An alternative, to the kappa statistic, which uses an analysis of variance output to estimate rater reliability is the intraclass correlation coefficient (ICC).
For a repeated measures anova involving k raters it follows assuming raters are a fixed effect (and subjects are a random effect) that
ICC1 = [MS(subjects)-MS(subjects x raters)]/[MS(subjects) + (k-1)MS(subjects x raters)]
where MS is the Mean square from the repeated measures analysis of variance.
This corresponds to the (single measures) one-way random approach in SPSS using the consistency option (see here).
It follows that the intra-class correlation (ICC), unlike the Pearson correlation, is useful for pooling paired data each having three or more observations. Einfield and Tonge (1992, p 12) prefer using the ICC to the Pearson as it is more conservative owing to that fact it "takes account of the absolute as well as the relative difference between the scores of two raters".
Howell (1997) also recommends an alternative, more widely used ICC which assumes that the raters are a random sample from a larger population which is of form below:
ICC2 = [MS(subjects)–MS(subjects x raters)]/[MS(subjects) + (k-1)MS(subjects x raters) + k[MS(raters) - MS(subjects x raters)]/n]
where n is the number of subjects being rated. ICC2 agrees with the (single measures) two-way random (and two-way mixed) ICCs with a type of absolute agreement.
ICC2, unlike ICC1, gives a correct lower result because it tests for absolute inter-rater agreement. For example if two raters rate three subjects giving ratings 1,2; 2,4 and 3,6 respectively then ICC1 = 0.80 (consistency, two way random) and ICC2 = 0.46 (absolute agreement, two-way random).
ICC may be computed in SPSS using analyze>scale>reliability analysis>statistics and choosing one of the two ICCs which allow a type of absolute agreement and looking at single measures. The consistency option is to be avoided as it does not compare the differences in ratings between raters.
Examples of ICC computation in SPSS are available here and here. ICC1 above corresponds to sfsingle (ICC(1,1)) and ICC2 to sfrandom (ICC(2,1)) in Shrout and Fleiss (1979) which are also stated as the above formulae in SAS code here.
[true inter-rater variance]/[true inter-rater variance + common error in rating variance]
as mentioned as a reliability correlation in the two rater case, for example, in a paper by Martin Bland and Doug Altman.
An overview of approaches to inter rater reliability including the ICC is given by Darroch and McCloud (1986).
ICCs below 0.40 are regarded as poor, 0.40 to 0.59 as fair and above 0.60 as good (Cicchetti and Sparrow, 1981). Kramer and Feinstein (1981) also give rules of thumb for sizes of ICCs.
Intraclass correlations between raters can be assessed as well as ratings within the same participant (ICCs at the individual level).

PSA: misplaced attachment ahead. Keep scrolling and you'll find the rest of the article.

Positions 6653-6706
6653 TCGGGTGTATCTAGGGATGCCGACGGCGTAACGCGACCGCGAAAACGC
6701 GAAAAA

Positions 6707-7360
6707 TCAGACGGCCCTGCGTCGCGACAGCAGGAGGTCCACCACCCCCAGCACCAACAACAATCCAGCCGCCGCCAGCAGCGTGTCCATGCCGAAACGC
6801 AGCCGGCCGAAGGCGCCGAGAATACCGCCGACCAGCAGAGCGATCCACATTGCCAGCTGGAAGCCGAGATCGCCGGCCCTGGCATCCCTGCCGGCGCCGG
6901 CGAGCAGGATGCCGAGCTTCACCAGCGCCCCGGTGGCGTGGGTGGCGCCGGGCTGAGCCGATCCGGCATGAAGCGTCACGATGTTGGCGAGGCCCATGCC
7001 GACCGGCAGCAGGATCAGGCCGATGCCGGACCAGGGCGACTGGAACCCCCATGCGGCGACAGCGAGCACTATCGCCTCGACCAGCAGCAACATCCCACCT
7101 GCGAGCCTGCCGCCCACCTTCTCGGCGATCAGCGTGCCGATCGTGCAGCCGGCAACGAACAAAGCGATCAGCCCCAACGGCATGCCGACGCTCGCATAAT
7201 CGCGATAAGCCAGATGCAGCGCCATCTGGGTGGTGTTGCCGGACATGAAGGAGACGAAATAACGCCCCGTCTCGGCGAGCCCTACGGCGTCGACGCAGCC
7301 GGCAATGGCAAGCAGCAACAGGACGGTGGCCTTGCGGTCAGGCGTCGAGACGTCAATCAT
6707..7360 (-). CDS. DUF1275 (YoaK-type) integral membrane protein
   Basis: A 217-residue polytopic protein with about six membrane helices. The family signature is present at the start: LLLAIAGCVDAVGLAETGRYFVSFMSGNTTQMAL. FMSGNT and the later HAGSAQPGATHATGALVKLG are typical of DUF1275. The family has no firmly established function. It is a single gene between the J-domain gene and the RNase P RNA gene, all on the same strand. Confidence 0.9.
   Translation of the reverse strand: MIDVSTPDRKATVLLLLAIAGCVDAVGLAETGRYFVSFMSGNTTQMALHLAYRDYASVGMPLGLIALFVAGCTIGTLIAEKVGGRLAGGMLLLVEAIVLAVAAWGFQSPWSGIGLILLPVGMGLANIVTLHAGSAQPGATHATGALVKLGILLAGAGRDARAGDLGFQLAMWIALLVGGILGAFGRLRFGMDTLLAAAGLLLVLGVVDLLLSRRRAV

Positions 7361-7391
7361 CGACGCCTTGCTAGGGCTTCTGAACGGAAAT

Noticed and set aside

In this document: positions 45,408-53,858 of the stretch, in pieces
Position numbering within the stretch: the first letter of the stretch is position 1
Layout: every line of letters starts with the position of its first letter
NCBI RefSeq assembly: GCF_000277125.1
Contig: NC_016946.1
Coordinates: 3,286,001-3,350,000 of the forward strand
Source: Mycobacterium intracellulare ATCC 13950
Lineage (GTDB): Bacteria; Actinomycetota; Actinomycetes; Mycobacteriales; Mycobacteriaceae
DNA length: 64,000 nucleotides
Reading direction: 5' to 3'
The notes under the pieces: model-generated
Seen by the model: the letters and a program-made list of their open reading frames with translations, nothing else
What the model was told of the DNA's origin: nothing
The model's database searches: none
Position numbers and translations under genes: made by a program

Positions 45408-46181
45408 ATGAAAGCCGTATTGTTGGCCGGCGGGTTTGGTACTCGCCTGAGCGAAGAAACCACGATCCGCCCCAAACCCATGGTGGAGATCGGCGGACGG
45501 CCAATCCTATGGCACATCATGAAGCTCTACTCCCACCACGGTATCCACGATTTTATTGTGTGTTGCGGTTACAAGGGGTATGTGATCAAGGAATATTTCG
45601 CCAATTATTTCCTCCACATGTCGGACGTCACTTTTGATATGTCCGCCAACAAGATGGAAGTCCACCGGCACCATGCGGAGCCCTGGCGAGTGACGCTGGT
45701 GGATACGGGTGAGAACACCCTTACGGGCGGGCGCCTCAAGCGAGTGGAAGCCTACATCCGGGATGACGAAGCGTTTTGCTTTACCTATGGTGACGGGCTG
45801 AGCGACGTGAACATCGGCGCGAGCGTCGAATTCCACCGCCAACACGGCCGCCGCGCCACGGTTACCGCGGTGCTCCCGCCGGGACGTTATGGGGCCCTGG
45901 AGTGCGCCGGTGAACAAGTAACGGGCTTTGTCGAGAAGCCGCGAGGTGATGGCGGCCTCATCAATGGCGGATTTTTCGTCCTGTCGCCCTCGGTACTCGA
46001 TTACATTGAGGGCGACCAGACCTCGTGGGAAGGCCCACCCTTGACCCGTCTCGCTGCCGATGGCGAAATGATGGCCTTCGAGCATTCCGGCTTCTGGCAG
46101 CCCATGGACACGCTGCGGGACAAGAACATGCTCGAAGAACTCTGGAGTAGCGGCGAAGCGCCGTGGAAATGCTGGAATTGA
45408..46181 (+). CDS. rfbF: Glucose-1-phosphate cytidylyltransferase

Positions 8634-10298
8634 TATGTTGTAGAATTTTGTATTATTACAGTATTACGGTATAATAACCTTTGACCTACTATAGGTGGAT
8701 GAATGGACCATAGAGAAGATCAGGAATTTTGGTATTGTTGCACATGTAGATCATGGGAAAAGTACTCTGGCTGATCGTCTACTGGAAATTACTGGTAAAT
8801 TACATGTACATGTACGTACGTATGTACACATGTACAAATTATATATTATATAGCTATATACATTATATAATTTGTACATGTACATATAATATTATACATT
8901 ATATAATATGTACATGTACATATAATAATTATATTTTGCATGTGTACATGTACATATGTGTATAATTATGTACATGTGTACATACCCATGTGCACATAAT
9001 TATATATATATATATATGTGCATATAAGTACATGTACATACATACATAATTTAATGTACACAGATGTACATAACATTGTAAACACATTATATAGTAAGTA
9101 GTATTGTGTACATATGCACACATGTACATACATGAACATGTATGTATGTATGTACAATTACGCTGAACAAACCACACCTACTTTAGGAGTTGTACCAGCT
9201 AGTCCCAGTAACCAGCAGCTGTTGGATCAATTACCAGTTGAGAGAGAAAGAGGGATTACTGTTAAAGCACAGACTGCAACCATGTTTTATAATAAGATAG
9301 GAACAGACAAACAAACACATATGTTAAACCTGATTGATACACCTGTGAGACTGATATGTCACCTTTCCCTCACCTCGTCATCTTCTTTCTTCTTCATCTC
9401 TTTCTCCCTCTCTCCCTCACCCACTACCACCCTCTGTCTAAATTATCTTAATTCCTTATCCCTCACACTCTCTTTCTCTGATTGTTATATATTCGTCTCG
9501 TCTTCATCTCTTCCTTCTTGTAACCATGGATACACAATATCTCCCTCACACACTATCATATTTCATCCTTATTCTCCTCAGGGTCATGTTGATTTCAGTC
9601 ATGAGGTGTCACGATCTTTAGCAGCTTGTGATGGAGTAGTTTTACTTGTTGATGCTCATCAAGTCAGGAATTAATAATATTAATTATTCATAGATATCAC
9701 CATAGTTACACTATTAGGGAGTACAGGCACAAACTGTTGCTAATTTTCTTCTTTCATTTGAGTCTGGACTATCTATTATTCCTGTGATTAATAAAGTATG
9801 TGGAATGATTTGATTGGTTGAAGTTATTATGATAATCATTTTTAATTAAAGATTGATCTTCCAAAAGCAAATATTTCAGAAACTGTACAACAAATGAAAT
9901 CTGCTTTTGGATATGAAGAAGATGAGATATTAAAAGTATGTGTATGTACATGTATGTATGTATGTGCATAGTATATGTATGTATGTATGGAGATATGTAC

SPSS syntax to perform Generalizability analyses (Mushquash and O'Connor (2006). These analyses (Brennan (2003)) are similar to, though not the same as, ICCs generating a coefficient which is a ratio of the estimated variance components for raters over the sum of the variance component for raters and the component for the interaction of raters and rates (error).
Brennan, RL (2003) Coefficients and indices in generalizability theory. Centre for Advanced Studies in Measurement and Assessment, CASMA Research Report, 1 1-44.
Cicchetti, DV and Sparrow SA (1981) Developing criteria for establishing interrater reliability of specific items: applications to assessment of adaptive behavior. Am J Ment Defic 86 127-37.
Darroch JN, McCloud PI (1986) Category distinguishability and observer agreement Australian Journal of Statistics 28 371-88.
Howell DC (1997) Statistical methods for psychologists. Fourth edition. Wadsworth:Belmont,CA. (pages 490-493).
Einfield, SL and Tonge, BJ (1992) Manual for the developmental hebaviour checklist (DBC)(Primary Carer version). Melbourne:School of Psychiatry, University of new South Wales, and Centre for Developmental Psychiatry, Monash University, Clayton, Victoria.
Kramer, MS and Feinstein, AR (1981) The biostatistics of concordance. Clinical Phamacology and Therapeutics 29 111-123.
McGraw KO and Wong SP (1996) Forming inferences about some intraclass correlation coefficients. Psychological Methods 1 30-46. (Correction,1,390). This paper recommends using two-way mixed model effects to obtain ICCs for ratings with the people rated treated as a random factor.
Mushquash C. and O’Connor BP (2006) SPSS and SAS programs for generalizability theory analyses. Behavior Research Methods, 38 (3), 542-547.
Shrout, PE and Fleiss, JL (1979). Intraclass Correlations: Uses in Assessing Rater Reliability, Psychological Bulletin, 86 (2) 420-428. (A good primer showing how anova output can be used to compute ICCs).